Weekly Walk Around the News

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Feet First’s look at pedestrian news for the week of May 6, 2011.

Weekly Walk Around the News

Posted by Derrick Van Kirk May 6, 2011


Although SB 5326 the Vulnerable Users Bill passed both the House and Senate, according to David Hiller, Advocacy Director of the Cascade Bicycle Club, the Governor only has until May 12 to sign the bill into law.  Hiller sent an email out last week urging people to either call the Governor’s office directly at 360-902-4111 or send an email using this form with the following message: I support SB5326, the Vulnerable User Bill, and I want to encourage Governor Gregoire to sign it. 

Feet First is partnering with America Walks to conduct a National Walking Survey that aims to collect information about who walks and why they walk.



In an effort to promote livable communities for older residents, AARP has selected two communities in Vermont to receive a $15,000 award to promote a community design project aimed at improving walkability for senior citizens.

The Philadelphia Corporation for Aging received a two year grant to conduct a Walkability’s Impact on Senior Health study to better understand if walkable neighborhoods have a positive effect on the health of people who are 60 and older.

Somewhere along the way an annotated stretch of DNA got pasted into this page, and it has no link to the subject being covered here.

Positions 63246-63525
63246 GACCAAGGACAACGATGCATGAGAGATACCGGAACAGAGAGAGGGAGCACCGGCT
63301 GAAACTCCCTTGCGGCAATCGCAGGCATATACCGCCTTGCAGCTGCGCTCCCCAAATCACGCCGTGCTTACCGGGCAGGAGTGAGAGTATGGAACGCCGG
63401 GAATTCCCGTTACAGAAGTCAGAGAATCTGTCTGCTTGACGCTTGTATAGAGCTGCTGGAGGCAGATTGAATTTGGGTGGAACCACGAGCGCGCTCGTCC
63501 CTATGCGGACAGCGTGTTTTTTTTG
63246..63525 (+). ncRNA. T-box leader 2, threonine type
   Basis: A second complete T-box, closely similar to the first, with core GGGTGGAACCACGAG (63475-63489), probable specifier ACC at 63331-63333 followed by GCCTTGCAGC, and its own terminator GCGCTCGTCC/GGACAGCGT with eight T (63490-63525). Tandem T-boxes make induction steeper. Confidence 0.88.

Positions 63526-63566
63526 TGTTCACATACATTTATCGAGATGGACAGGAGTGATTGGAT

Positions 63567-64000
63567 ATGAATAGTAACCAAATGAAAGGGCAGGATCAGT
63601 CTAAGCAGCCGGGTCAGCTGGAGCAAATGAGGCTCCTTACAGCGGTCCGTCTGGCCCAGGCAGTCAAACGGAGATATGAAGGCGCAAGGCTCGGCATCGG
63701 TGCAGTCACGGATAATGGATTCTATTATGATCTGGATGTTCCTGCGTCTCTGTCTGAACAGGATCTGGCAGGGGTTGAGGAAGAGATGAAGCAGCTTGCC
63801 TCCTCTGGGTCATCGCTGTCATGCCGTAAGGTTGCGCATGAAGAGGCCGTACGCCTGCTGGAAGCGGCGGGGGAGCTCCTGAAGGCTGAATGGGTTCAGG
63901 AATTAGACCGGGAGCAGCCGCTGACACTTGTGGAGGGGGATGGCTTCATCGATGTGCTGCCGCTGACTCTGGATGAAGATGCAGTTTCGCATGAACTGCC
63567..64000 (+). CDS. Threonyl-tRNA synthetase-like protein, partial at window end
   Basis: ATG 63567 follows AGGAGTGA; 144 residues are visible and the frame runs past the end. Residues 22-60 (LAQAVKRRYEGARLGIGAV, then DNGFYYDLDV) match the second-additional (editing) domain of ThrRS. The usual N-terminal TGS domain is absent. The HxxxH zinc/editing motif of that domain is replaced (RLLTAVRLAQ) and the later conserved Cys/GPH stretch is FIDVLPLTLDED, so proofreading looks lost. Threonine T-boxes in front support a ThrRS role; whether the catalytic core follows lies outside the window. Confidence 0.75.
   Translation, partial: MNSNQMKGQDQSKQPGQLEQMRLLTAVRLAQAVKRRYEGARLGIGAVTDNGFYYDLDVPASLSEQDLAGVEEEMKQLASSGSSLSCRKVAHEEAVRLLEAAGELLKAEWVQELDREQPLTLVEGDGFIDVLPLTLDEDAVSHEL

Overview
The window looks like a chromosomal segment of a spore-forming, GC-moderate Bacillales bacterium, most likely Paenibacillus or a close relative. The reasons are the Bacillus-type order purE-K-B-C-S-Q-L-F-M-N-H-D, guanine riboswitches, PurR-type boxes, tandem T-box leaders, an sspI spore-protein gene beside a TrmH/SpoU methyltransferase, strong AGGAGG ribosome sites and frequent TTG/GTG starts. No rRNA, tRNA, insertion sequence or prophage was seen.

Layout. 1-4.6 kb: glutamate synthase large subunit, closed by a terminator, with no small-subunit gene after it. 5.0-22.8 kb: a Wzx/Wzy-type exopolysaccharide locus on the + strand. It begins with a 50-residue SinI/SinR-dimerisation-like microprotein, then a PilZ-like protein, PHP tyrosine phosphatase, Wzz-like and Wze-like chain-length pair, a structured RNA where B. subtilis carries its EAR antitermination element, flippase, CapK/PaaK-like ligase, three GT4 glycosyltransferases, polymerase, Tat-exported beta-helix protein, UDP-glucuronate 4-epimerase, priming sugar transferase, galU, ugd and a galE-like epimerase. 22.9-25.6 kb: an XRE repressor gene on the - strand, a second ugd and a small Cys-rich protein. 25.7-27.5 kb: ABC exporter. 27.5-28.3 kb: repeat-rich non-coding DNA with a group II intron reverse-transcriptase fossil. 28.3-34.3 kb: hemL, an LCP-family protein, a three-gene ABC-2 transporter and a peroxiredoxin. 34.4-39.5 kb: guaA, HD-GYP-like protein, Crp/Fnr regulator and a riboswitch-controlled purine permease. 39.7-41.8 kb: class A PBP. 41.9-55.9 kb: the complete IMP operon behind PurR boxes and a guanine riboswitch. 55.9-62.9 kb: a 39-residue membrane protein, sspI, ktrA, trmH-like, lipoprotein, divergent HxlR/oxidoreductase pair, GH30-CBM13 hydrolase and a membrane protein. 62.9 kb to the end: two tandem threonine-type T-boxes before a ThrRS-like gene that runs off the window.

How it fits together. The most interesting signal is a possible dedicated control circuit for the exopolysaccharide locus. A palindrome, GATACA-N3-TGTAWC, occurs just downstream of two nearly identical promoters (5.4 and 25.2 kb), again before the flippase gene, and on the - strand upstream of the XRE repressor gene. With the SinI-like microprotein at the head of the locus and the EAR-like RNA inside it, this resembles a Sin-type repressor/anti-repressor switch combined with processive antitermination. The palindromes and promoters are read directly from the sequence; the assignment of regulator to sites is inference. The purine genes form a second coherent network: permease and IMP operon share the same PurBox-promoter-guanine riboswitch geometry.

According to a Reed Collage economist, Portland area home prices not only increase when new amenities open within in walking distance of homes, but they also increase when the neighborhoods where they are located have an abundance of parks, trees, lawns, and other greenery.

Concern over traffic mitigation strategies in New York are front and center this week on StreetsBlog NYC

Along with New York, Florida, and Texas, California is one of the four deadliest states for pedestrians according to this personal injury attorney.

Columbus, Ohio is spending nearly $2 million to change 600 street crossing signs to those giving pedestrians a countdown before traffic signals turn red.

In Daphne, Alabama, the notion of smart streets is catching on in the hopes of connecting parts of the city for people who travel by foot or by bike.

Much to the dismay of the Wisconsin Bicycle Federation, lawmakers in Wisconsin have decided to cut $5 million for bike and pedestrian projects in the 2011-13 State budget.



According to this article, Al Ain Pedestrian and Bikeway Master Plan seeks to make walking and bicycling more comfortable for people by finding ways to create more shaded areas along routes.


If you come across any interesting pedestrian news, please send the link to derrick@feetfirst.org.  


Photo courtesy of Flickr user blond avenger under the Creative Commons license. 



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